When I was writing the post on the Herald’s acceptance of journalistic say-so in its editorial on the IPCC Gareth drew my attention to the fact that the Dominion Post had also produced an editorial claiming that the ethics and integrity of climate scientists is being called into question. I was too engaged with the Herald to consider including the Dominion Postin the ambit of my attention at the same time, but now that I’ve had a closer look I rather wish I had. The editorial is four days old, but still deserves taking apart.
The evidence the editorial draws attention to is first the publication of the stolen emails, suggesting, it claims, a conspiracy to hide data and play down information which didn’t fit the theories of the scientists concerned. Then the Himalayan glacier error. Nothing new here and comment familiar and predictable.
But the editorial had a revelation (a different one from those offered by the Herald):
“Now it has been revealed that another IPCC warning –- that global warming could wipe out 40 per cent of the Amazon rainforest –- was extrapolated from an unsubstantiated claim by two green campaigners who had no scientific expertise.”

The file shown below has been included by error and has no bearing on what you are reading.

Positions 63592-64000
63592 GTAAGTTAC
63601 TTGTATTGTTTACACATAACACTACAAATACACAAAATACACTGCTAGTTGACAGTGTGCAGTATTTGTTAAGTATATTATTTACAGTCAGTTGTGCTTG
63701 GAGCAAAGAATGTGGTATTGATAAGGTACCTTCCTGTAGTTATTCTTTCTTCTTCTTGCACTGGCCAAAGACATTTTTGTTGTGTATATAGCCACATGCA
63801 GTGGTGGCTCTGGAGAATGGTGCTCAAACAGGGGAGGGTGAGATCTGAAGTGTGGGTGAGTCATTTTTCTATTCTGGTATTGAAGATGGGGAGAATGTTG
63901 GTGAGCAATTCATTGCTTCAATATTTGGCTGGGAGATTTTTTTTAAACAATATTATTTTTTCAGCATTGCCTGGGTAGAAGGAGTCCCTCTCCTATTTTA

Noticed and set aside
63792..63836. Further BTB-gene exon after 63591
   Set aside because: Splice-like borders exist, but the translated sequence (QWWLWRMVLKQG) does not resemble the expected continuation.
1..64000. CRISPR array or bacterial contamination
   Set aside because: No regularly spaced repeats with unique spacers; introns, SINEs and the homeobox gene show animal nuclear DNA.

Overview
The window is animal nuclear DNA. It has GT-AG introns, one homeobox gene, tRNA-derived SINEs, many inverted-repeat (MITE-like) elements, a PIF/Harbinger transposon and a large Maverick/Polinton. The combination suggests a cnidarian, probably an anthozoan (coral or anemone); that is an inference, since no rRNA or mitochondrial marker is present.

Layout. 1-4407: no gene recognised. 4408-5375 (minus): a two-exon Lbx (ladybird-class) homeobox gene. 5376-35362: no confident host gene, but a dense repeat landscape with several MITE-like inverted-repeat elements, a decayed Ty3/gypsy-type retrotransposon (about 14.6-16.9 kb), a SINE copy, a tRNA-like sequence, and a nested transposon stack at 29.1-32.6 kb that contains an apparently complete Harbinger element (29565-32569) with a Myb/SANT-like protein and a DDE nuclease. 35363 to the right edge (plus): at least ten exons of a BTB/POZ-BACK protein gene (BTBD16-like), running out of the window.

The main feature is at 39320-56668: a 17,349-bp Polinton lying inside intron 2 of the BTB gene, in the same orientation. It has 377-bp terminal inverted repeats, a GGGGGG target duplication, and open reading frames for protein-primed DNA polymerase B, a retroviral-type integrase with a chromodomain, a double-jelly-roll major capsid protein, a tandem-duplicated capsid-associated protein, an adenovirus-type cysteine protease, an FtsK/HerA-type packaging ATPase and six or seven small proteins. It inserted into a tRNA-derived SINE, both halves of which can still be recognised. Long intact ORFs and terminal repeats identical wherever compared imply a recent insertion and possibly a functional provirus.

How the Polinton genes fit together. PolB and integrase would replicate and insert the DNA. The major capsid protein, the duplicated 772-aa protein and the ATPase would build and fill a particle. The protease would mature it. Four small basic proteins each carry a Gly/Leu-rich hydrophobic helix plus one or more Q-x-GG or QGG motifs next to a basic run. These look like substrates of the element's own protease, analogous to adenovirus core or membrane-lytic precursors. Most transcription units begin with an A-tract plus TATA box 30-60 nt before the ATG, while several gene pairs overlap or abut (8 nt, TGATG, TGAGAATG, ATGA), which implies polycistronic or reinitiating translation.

Looks pretty serious. Where did the revelation come from? It turns out from the same journalist as one of the Herald’s revelations. Yes, Jonathan Leake in a different article in the UK Sunday Times.
I’m relieved of the need to track down the details of Leake’s supposed exposure of yet another bogus IPCC claim by Tim Lambert of Deltoid who has a detailed analysis of the shady process by which Leake got to where he did. It turns out that Leake had been told by the scientist concerned, Dan Nepstad, that the IPCC statement was correct, but there had been an error in the citations listed in the WWF report (yes, WWF – no prizes for guessing who’s been trawling through the IPCC references looking for the letters WWF). I won’t try to cover the details of the account Nepstad has given to Lambert, which you can read on Deltoid, but the essential point is that Leake in his article concealed the fact that he had been told by the scientist concerned that the statement was correct. Presumably it would have made his story unnecessary. Why bother telling the truth when it would interfere with a story which opens like this?
A startling report by the United Nations climate watchdog that global warming might wipe out 40% of the Amazon rainforest was based on an unsubstantiated claim by green campaigners who had little scientific expertise.
The Dominion Post is as guilty as the Herald of uncritically passing round journalistic stories which drastically and groundlessly distort the work of the IPCC. Its editorial doesn’t draw the conclusion that climate change is not happening, but makes this extraordinarily sweeping and ignorant statement:
“Why trust a panel that confuses opinion and fact, wrongly attributes that opinion, tries to shout down critics and displays a determination to make the facts fit the theory rather than the other way around.”
Evidently in the editorial sections of our leading newspapers where the IPCC is concerned ignorance and carelessness won’t be permitted to inhibit confident assurance.